Comic Reviews: Spider-Man 2099 and Grayson!
Spidey 2099 swings into his own comic series thanks to Peter David and artist Will Sliney in Spider-Man 2099 #1! Still stuck in our time period after his appearance in Superior Spider-Man, Miguel O’Hara has to navigate our world and find a way back to his time period without disrupting the natural flow of events.
This opening issue finds Miguel (under the guise of Mike O’Mara) continuing to acclimate himself to our modern world, which in this issue involves getting an apartment. Watching Miguel try and keep the fact that he’s from the future was pretty fun in this scene, but I have no recollection of Tempest the cleaning woman ever appearing in any of the past Spidey 2099 scenes that were in Superior Spider-Man. She probably did show up, but I don’t remember it all (honestly I wouldn’t even be bringing it up if Miguel didn’t mention meeting her throughout the comic).
Anyways, we continue to follow the everyday adventures of Miguel until a mysterious attacker arrives at Alchemex demanding to see the Spider-Man of 2099. This mysterious assailant is an “Adjuster” from T.O.T.E.M., otherwise known as the Temporal Oversight Team Eliminating Mistakes, and he, well, finds people that are outside of their correct time streams and eliminates them. What follows is an extremely entertaining fight sequence that is unfortunately over all too quickly.
This book would not be the same if Peter David wasn’t writing it. The Spider-Man 2099 co-creator is clearly having a blast with Miguel’s current predicament, and he peppers in plenty of amusing moments among the more serious “how will I get home” scenes that Miguel is involved in. However, the highlights of the issue belong to the Adjustor, who is absolutely hilarious. Seriously, I would pay for a series following T.O.T.E.M. and their Adjusters. Seeing him walk up to random citizens, dictate if they matter to the future of the world, then kill or let them live because of it was great, as was his banter with Spidey 2099 (and Miguel’s A.I. system Lyla). The Adjuster is like a Terminator with a snarky personality, and I couldn’t get enough of him.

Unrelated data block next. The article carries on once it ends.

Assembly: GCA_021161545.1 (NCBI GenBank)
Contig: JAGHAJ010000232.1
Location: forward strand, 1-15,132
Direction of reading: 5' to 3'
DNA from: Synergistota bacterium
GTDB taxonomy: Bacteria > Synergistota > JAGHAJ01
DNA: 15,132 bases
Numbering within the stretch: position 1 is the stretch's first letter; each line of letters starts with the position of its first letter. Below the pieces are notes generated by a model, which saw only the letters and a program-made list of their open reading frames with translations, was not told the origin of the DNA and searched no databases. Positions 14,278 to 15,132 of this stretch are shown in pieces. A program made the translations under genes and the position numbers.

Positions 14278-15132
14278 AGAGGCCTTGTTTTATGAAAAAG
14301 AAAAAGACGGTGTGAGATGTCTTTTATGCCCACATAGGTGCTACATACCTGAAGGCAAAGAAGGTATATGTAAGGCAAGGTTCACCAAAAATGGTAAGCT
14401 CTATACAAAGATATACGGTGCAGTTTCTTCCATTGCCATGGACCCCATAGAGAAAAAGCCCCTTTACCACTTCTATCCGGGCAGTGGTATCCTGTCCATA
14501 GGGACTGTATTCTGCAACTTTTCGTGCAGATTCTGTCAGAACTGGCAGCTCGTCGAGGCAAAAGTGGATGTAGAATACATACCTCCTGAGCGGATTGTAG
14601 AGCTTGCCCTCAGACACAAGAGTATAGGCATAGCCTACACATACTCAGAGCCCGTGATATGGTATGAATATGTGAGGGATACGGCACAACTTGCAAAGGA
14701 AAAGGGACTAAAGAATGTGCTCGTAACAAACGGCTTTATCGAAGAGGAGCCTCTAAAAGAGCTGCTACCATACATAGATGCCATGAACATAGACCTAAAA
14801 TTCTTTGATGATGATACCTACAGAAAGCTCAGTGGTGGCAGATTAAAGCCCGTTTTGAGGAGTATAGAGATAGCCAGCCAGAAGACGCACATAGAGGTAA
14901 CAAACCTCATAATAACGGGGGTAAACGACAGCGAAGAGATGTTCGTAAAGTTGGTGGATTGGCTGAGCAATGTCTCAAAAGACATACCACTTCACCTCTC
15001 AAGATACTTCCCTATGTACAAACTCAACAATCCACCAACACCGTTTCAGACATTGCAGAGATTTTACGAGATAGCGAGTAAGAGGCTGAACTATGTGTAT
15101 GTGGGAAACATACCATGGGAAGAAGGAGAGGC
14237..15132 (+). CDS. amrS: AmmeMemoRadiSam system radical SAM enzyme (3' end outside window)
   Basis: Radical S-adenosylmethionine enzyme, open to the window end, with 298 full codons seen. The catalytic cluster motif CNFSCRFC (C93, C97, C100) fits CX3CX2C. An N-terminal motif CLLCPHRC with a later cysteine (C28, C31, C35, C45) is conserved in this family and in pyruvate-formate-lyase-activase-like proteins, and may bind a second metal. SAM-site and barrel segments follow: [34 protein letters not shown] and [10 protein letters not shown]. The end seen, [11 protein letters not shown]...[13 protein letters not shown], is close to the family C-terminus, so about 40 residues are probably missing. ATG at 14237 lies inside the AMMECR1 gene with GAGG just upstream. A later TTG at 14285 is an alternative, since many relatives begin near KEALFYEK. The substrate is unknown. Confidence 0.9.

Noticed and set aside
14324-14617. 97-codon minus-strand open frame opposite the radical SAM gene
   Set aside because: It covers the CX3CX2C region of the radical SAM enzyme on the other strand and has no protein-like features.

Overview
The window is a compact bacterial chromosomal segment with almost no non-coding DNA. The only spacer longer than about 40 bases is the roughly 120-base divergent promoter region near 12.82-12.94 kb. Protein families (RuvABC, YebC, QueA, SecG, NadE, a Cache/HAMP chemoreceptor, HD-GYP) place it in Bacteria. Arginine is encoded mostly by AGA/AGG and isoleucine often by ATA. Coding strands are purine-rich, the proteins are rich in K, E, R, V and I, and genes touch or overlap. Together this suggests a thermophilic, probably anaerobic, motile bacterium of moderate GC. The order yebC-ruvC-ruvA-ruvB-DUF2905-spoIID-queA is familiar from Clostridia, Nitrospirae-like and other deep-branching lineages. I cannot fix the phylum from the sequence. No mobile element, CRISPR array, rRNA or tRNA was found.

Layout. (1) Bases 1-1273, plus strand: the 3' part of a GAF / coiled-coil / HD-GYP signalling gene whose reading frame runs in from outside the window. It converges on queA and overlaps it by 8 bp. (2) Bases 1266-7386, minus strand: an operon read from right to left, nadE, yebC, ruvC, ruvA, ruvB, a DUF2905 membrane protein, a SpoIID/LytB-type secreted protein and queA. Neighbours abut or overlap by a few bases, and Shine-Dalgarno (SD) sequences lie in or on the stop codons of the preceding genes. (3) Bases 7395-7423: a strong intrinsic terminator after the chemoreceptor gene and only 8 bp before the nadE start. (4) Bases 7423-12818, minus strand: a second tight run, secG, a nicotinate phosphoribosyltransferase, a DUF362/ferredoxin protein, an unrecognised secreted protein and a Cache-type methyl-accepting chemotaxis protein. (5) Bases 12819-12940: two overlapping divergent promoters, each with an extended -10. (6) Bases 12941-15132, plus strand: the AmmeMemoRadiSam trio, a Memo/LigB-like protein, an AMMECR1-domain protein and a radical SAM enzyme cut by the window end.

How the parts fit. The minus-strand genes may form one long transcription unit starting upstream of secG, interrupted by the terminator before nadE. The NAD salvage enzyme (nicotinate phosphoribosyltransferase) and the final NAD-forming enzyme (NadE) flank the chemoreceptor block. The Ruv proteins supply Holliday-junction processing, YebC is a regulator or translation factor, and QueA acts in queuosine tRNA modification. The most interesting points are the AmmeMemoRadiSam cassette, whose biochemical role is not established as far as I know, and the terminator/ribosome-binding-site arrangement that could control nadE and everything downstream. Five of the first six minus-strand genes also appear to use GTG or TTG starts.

On the art side of things, Will Sliney’s pages started off a little rough for me, but quickly improved a few pages in. While some of his facial work is a little iffy, Sliney absolutely shines when it comes to the action scenes in the book. He delivers a lot of fun layouts and design choices, especially in Miguel’s battle with the Adjuster.
Spider-Man 2099 wasn’t a book that I thought I’d enjoy, but I’m glad I gave it a shot. As someone who doesn’t have a very strong connection to the character (which is surprising given how much I love 616 Spider-Man), I didn’t know what I’d get when I cracked this bad boy open. Well, I can definitely say that this was a pretty great opening issue, and sets the stage for some interesting things to come in Miguel’s future. I’ll definitely be keeping my ear to the ground to see how things turn out for him.
I’ll be upfront: I’m not too fond of the direction DC has decided to take Dick Grayson. With that in mind, Grayson was going to have to do a lot to get me interested in following the adventures of Dick Grayson, Superspy. Now, as good as this opening issue by Tim Seeley, Tom King, and artist Mikel Janin is, I’m still not on board with this new status quo.
The issue follows Dick Grayson and his partner (who’s -get this- the New 52 Helena Bertinelli) playing the spy game on a Russian train. Their mission: attempt to locate a meta human that could be used a dangerous weapon if put in the wrong hands. That’s the whole issue. There’s plenty of cool spy stuff, with disguises, chases, fights (with Stormwatch’s Midnighter, of all characters), but at the end of the day, none of it really clicked with me.
Tim Seeley and Tom King’s script tries. It really does, but like I said before, there are a lot of moments that make you go “what?” Case in point, the appearance of Midnighter. He just shows up. Now, I haven’t read Stormwatch at all, but I’m pretty sure that Midnighter isn’t the type of character who just appears and starts fighting. There’s no mention of why he shows up or why he’s at odds with Grayson’s mission. At least Seeley and King took the time to remind us that Dick is doing this to help Batman, and explain just how a man who had his identity revealed to the whole world can walk around and not be picked up on cameras.
Mikel Janin’s art is one of the high points of this issue. He clearly gives it all in the action scenes, and puts a lot of animation into our character’s faces. He also showcases Dick’s acrobatic skills really well, expertly animating a character who’s known for jumping around and using his environment to his advantage.
It’s a bummer that I didn’t enjoy Grayson more. I try to give everything a fair shake, and this book tries really hard. The creators did a pretty good job of showcasing what this new series will be about, but at the end of the day, I just can’t get behind this new status quo for Dick Grayson. At least I can take solace in the fact that this is a comic book character, and Dick will probably be back as Nightwing in about 6 months (give or take). Hopefully there will be some Nightwing fans out there who will like this new spin on the character, but unfortunately Grayson gets a pass from me.
Posted on July 9, 2014, in Comic book reviews and tagged DC Comics, Dick Grayson is a spy, dick grayson spy, Grayson, Grayson #1, Marvel, Marvel Comics, MIkel Janin, Peter David, Spider-Man, Spider-Man 2099, Spiderman, spiderman 2099, Spidey 2099, Tim Seeley, Tom King, Will Sliney, wll sliney. Bookmark the permalink. 1 Comment.